GOOGLE MAPS will start showing eco-friendly routes in countries like the UK and Spain.
Google Maps is designed to use a number of factors to determine the most environmentally friendly route for motorists.
They announced that the app will start highlighting trips that produce the lowest carbon footprint, mainly using road gradients and traffic data to tackle climate change.
Google said the feature will be rolled out in the US later this year, “global expansion is on the way,” including countries like Spain and the UK.
Once started, the traveller’s trip will default to the “greenest” route unless the user chooses to opt out. If an alternative route is significantly faster, Google will let the user compare the estimated emissions.
Russell Dicker, Director of Product at Google, said, “What we are seeing is that for about half of the routes we can find a greener option with minimal or no time investment.”
Google has stated that it uses emissions information based on testing different makes and types of cars and types of roads, drawing on findings from the US government’s National Renewable Energy Lab (NREL).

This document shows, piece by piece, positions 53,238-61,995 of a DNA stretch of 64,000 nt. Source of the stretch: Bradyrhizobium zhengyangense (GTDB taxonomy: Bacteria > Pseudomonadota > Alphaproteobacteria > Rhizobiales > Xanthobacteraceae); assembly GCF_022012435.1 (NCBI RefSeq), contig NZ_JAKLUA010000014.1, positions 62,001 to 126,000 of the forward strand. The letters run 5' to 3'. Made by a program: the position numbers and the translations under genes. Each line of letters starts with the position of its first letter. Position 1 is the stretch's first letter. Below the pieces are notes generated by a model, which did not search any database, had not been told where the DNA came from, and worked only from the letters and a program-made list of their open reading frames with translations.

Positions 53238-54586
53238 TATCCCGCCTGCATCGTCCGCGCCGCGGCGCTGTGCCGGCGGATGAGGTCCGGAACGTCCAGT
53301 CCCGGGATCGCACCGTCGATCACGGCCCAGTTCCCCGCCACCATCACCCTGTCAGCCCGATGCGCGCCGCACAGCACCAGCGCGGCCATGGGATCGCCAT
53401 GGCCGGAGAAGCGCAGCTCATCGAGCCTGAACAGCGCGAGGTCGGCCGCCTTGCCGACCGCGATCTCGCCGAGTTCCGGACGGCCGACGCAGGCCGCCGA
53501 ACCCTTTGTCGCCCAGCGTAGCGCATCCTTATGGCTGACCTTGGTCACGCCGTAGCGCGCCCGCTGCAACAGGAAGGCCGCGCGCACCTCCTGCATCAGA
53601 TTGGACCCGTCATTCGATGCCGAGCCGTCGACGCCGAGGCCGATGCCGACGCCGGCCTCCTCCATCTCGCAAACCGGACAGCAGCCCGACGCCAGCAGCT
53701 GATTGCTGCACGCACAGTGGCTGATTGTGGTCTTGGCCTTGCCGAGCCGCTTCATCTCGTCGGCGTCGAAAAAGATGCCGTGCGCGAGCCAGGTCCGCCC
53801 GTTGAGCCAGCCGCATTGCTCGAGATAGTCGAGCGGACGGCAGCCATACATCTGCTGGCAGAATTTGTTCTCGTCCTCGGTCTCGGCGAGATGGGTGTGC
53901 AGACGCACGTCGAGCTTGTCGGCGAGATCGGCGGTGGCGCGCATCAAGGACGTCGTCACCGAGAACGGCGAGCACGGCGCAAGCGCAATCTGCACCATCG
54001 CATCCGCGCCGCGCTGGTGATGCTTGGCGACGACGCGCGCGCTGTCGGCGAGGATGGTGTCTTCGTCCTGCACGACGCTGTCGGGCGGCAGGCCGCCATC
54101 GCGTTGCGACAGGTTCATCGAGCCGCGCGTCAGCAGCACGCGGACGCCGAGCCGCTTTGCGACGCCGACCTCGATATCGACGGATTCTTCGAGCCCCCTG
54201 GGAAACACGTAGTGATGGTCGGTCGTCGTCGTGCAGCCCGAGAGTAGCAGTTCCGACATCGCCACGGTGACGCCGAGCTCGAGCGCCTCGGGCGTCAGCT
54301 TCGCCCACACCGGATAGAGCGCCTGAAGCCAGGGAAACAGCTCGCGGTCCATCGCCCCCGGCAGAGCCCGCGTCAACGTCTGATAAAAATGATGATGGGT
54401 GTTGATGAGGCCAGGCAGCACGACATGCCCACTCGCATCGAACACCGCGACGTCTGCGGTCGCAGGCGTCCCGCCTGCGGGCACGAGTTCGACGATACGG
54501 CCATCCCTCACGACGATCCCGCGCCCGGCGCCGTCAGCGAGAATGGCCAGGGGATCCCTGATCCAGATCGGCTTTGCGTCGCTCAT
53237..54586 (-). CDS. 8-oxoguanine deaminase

The road data they use take into account uphill and downhill gradients with their own Street View auto function as well as satellite and aerial images.
“This is a great example of where three trends come together – data, sustainability and consumer choice,” said Siddharth Pathak, partner at consulting firm Kearney.
“It will also encourage those standing by the fence to make a conscious decision in favor of speed instead of sustainability and often costs.”
Starting in June, Google will start warning drivers about to enter environmental zones where some vehicles are restricted. These environmental zones are common in countries like Spain, France, the Netherlands, Germany and the UK.
“From Amsterdam to Jakarta, cities around the world have set up low-emission zones – areas that restrict environmentally harmful vehicles, such as certain diesel cars or cars with special emission stickers, to keep the air clean.” Google said in a blog post.
“To support these efforts, we are working on alerts to help drivers better understand when they are navigating one of these zones.”
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